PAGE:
It's great dissatisfied consumers will get their complaints dealt with when they first move into their new homes, however, it's a pity little is being done to protect those who purchase PPI in a bid to keep these homes. We know in many cases PPI is over-priced and mis-sold and yet these practices are allowed to continue.
Braintree, Essex (PRWEB) October 16, 2008
News that home builders will be giving customers greater levels of protection via a Code of Conduct and redress scheme is to be applauded, says Payment Protection Insurance lobbyist Sara-Ann Burgess from Burgesses.
She comments: "It's great dissatisfied consumers will get their complaints dealt with when they first move into their new homes, however, it's a pity little is being done to protect those who purchase PPI in a bid to keep these homes. We know in many cases PPI is over-priced and mis-sold and yet these practices are allowed to continue."
The PPI sector has been under investigation by the Competition Commission since February 2007, following a referral from the Office of Fair Trading who voiced concerns after receiving a 'super complaint' from the Citizens Advice Bureau In September 2005.
Sara-Ann continues: "Despite findings that clearly evidence elements within this sector are working to the detriment of consumers, three years on from the initial complaint, no immediate action has been taken. The Competition Commission recognises that banks and building societies have a monopoly and as a result charge excessive premiums and sell a high volume of policies to consumers who are then illegible to claim, so why does it take so long to issue statutory guidelines that will address these issues? The home building sector has taken on board the OFT's comments and sourced a solution so why can't PPI providers do the same?"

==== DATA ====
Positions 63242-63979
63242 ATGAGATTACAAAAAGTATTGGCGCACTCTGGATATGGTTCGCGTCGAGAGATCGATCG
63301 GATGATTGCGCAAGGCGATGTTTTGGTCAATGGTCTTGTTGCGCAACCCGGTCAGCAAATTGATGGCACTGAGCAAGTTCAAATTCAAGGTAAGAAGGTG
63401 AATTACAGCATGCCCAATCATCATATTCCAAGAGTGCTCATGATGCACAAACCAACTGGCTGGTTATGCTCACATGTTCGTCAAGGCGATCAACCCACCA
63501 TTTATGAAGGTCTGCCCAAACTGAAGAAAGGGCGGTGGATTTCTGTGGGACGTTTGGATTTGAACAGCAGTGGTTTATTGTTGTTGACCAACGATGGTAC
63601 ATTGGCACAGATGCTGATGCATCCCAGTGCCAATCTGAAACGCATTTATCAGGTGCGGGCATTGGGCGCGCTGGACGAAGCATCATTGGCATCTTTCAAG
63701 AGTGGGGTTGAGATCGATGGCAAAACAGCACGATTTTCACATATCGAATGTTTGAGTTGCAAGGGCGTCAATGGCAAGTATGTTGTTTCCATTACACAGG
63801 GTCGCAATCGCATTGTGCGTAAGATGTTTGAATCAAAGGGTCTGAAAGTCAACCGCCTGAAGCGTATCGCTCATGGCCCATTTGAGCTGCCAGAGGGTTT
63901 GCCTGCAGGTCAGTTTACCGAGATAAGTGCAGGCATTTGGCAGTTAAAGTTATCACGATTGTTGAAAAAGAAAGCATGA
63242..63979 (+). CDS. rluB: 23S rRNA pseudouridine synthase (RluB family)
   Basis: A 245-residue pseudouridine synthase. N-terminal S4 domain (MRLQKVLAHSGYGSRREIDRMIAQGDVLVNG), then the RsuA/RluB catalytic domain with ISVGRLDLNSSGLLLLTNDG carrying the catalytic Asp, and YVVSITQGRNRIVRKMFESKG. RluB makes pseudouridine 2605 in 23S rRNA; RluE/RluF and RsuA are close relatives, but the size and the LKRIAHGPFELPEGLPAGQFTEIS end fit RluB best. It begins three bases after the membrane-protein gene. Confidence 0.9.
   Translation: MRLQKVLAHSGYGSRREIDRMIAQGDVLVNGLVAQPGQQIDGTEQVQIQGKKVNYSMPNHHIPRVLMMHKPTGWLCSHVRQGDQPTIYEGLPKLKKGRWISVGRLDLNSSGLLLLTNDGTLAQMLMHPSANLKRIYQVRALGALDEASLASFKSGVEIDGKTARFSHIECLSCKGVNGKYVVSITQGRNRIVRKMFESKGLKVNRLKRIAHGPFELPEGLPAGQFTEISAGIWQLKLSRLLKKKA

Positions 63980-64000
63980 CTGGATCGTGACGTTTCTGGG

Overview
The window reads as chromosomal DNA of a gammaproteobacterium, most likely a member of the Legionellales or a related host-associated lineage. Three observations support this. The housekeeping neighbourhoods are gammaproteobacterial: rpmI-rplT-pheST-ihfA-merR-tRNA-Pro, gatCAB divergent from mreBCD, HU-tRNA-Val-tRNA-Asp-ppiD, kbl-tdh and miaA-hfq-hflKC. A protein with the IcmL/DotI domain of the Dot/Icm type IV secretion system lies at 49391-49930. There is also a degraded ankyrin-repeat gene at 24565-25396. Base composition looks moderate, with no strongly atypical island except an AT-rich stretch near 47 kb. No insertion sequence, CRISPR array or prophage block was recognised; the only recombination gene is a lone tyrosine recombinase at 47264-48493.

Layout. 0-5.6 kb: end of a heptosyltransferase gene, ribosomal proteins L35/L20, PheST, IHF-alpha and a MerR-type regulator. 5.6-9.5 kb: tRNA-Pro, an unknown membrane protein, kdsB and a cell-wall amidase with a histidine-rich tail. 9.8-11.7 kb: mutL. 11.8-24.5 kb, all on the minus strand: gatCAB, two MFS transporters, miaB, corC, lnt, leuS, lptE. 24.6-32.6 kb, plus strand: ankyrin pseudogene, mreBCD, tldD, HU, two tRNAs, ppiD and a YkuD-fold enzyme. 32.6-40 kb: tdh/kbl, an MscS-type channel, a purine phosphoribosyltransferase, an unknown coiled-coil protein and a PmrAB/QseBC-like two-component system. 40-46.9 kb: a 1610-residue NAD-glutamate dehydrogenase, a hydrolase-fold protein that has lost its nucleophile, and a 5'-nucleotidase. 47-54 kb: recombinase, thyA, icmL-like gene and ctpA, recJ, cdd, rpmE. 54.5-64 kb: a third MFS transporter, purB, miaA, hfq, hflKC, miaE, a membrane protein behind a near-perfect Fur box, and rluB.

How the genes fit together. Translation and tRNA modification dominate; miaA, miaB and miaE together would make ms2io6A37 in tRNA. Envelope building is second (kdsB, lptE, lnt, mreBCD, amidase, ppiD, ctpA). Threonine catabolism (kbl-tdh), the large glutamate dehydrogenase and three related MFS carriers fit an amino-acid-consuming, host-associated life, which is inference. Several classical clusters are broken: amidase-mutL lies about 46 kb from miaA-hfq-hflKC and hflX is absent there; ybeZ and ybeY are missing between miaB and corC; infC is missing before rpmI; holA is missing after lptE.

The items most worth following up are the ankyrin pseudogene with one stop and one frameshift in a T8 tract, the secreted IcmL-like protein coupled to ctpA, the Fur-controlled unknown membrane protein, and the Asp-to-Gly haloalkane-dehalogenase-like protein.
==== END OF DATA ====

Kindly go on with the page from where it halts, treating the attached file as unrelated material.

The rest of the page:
An OFT market study into home building in the UK was launched in June 2007 and following a series of investigations, found that many buyers had faults with properties or delays moving in. It concluded homeowners suffered significant detriment, distress and inconvenience if there were major faults or several problems with a property, especially if related to heating or plumbing.
As a result, bodies including the Home Builders Federation, the National House Building Council and the Council of Mortgage Lenders are launching a Code of Conduct and scheme to give dissatisfied customers redress, ensuring they can get problems fixed quickly with minimum disruption. If this is unsuccessful, the OFT will introduce a statutory system, paid for by the house building industry.
Sara-Ann concludes: "If only we could do the same with PPI. It's ironic that the words used to describe the impact of home builders' mistakes - detriment and distress - were the same ones used by the OFT in its market study into the PPI sector. Solutions have been found to reduce the detriment and distress when consumers first purchase their homes, but not when they buy PPI.
"Customers need better protection across the board, before, during and after they purchase their properties. At the moment it's left to PPI independents such as British Insurance to safeguard consumers' interests and provide affordable, high quality products that cater for those with mortgages or who are in shared ownership schemes. When properly sold, PPI is an invaluable financial safety net and will pay bills should accident, sickness or unemployment occur."
The Competition Commission has set a statutory deadline of 6 February 2009 for the implementation of any remedial measures it decides are necessary following its investigation into the PPI sector.